This was a tragedy, and the kids involved deserve punishment to the full extent of the law. I have a sad feeling that Myspace and YouTube are going to be brought up in a senseless lawsuit brought on by concerned parents. Blame the idiots, not the unwilling third party technology that they use to be idiots. Blame parents that apparently have no control or idea what their children are doing online.

Bianca at Bianca's Blog thought it was all an issue of "Media and Ethics:"

When does a site like YouTube decide when inappropriate videos need to be taken down? I am not much of a YouTube user, but I have browsed around on it a little. I have never seen anything terribly inappropriate. Weird, but nothing compared to the teen getting beat up by a pack of girls. The person who posted the video should have thought over in their head the consequences. Their first thought should have been “Is this ethical?” and “Will I get in trouble for this?” After this incident, I wonder if YouTube will be closely monitored and if they will take any actions against copycats.

Amber at Amber's Blog had this observation about violence:

Children are growing up with this feeling that violence is not a big deal and that people will bounce back.

In reality people do not bounce back and the example of Victoria Lindsay being brutally beaten by six girls shows exactly this. Yet, the parents of the Victoria are not placing all of the blame on the attackers but on Youtube which posted the video of the attack. While it is Youtube’s responsibility to monitor all of the videos placed on their site, it is also the responsibility of the viewers to tag the videos as inappropriate.

Karen Sugarpants describes a horrific incident on her blog:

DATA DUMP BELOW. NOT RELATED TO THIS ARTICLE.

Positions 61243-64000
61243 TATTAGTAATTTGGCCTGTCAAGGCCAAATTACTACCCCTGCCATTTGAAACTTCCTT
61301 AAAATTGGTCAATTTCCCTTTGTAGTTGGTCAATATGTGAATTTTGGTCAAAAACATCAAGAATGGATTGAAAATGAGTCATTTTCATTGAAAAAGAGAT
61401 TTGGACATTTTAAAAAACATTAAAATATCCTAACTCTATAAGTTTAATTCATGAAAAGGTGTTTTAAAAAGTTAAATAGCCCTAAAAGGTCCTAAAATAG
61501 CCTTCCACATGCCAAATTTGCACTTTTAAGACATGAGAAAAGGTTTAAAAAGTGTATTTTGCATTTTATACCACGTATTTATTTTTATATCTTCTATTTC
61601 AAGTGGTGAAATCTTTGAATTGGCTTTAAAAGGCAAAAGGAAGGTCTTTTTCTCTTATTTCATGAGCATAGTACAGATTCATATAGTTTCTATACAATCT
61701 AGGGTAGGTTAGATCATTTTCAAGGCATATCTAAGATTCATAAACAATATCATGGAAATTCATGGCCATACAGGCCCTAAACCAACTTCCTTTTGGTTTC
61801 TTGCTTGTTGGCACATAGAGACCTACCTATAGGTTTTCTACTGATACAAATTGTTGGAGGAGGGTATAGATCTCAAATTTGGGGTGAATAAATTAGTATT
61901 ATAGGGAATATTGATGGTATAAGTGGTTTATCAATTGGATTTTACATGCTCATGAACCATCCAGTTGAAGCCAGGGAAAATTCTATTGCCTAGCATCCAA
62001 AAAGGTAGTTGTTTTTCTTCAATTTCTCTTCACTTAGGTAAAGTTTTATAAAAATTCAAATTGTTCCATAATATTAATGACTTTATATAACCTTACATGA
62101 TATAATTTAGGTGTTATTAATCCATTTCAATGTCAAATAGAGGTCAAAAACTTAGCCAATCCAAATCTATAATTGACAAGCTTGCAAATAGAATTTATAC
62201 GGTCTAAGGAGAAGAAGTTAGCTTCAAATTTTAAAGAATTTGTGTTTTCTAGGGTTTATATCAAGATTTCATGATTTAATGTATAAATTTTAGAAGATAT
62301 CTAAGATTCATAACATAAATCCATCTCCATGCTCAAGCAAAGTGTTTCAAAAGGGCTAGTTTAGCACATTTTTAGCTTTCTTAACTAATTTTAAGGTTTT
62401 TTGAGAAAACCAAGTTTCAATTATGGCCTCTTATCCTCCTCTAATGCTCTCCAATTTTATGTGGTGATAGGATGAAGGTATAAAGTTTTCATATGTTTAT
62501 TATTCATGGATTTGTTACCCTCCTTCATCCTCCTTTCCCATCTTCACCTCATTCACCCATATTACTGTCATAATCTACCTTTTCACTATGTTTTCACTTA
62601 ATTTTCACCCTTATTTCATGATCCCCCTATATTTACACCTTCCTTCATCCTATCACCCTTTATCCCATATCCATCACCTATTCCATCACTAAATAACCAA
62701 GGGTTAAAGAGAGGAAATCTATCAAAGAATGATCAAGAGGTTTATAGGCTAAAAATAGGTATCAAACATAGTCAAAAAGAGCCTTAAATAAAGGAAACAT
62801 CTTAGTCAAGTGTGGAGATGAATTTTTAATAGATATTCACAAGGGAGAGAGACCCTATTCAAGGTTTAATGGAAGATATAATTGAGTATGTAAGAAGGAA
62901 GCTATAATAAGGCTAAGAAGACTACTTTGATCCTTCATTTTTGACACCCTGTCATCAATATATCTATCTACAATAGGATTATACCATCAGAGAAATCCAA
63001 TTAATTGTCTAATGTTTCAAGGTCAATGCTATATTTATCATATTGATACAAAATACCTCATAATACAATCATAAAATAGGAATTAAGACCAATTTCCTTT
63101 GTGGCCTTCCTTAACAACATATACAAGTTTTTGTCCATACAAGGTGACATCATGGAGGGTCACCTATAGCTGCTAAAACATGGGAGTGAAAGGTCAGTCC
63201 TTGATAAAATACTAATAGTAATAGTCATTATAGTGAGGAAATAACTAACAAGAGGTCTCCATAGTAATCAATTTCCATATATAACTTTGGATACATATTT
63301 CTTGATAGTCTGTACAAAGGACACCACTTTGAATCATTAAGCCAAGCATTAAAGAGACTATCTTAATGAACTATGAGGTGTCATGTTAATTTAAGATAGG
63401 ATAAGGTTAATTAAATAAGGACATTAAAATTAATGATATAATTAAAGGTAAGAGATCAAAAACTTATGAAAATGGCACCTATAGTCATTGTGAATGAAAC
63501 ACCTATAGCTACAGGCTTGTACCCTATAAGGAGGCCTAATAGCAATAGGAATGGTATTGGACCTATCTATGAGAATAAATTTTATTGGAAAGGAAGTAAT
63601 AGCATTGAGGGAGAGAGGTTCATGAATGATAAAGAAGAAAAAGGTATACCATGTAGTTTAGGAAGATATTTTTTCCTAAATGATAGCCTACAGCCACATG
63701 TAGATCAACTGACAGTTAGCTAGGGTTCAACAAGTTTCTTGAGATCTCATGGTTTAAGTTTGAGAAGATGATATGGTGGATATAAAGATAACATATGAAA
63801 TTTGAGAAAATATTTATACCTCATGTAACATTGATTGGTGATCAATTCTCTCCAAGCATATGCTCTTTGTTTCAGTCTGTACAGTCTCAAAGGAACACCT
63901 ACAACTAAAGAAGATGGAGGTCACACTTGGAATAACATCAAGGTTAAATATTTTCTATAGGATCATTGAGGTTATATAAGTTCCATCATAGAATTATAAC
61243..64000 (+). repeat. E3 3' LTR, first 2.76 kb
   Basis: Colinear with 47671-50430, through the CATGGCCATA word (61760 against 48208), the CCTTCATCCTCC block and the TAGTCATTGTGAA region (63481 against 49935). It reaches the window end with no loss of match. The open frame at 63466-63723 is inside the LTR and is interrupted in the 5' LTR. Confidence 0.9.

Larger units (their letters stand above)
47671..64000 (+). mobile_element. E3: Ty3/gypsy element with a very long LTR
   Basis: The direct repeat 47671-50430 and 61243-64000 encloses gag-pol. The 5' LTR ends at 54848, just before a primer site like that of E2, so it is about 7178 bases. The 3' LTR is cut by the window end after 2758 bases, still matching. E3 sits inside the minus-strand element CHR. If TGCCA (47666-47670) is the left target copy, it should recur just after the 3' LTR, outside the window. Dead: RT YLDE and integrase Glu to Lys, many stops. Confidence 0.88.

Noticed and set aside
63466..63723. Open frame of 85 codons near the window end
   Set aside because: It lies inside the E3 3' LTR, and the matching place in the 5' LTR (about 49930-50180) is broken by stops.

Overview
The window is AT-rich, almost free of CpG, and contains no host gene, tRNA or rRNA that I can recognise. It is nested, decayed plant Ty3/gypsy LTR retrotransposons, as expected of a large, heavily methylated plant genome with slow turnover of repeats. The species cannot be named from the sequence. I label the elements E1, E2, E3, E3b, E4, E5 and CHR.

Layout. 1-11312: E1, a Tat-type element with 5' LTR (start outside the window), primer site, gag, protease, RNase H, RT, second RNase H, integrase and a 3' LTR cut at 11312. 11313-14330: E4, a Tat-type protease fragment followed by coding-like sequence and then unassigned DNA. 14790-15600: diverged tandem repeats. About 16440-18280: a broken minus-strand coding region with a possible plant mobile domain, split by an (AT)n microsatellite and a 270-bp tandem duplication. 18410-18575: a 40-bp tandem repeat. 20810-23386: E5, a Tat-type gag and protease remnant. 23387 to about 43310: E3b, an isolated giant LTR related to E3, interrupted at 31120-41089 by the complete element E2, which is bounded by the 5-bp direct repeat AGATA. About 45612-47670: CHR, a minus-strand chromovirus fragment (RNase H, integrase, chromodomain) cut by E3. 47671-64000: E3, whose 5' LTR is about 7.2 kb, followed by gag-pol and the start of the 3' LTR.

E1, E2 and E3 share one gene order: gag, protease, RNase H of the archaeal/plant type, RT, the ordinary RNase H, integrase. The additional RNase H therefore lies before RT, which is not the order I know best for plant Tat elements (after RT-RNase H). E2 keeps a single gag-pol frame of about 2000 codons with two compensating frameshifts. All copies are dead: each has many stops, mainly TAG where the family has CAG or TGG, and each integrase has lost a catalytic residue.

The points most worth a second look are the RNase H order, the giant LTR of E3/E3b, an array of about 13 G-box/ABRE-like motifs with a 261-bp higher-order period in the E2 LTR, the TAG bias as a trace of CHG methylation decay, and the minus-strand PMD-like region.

Two days ago, a student at the high school that our sitter goes to, not 5 minutes from my house, was beaten to unconsciousness and while he was passed out on the pavement, the boys who were beating him up kept kicking him in the head.

He is in hospital now.

Those boys kept kicking him.

Other students filmed the entire thing with their cell phones.

Christine at Weary Parent wrote a post: "How To Make Sure You Kid Isn't Videotaping A Fight For YouTube."

Her number one rule:

Talk to your kids about appropriate material online. My kids (even my eight-year-olds and my five-year-old) all know we have rules when it comes to being online. There are certain things they can and cannot look at and there are certain things they can and cannot post online. We go over these rules often and even have our kids sign a contract stating they will follow our rules.

She has seven other very good rules to help educate your child about the increase in online violence.

On a related issue Dr. Robyn Silverman at the Powerful Parent Blog wrote a post about a new video game called, "Bully."

In the game, the main character, age 15, uses violence to deal with bullies in school. He is described by the makers as “Jimmy Hopkins, a teenager who’s been expelled from every school he’s ever attended.” The player gets points when Jimmy kisses girls, plays pranks on teachers and beats up his enemies. Believe me, I wish I was kidding.

Especially after several examples of YouTube videos showing bullying, a video game promoting violence in school is disturbing. While no guns are used or blood shed (thank goodness), it certainly isn’t a calm day at Bullworth academy.

Now to be fair, YouTube isn't the only online video site that is facing this issue. But as the most popular, they unfortunately have to bear the brunt of the publicity and the responsibility for exploring ways to keep these videos off the internet.

Megan Smith is a BlogHer Contributing Editor covering TV and YouTube and she'd love for all the girl fight videos to disappear from YouTube. Megan's other blogs are Megan's Minute and Video Runway.

 

ADD A COMMENT

In order to comment on BlogHer.com, you'll need to be logged in. You'll be given the option to log in or create an account when you publish your comment. If you do not log in or create an account, your comment will not be displayed.

Menu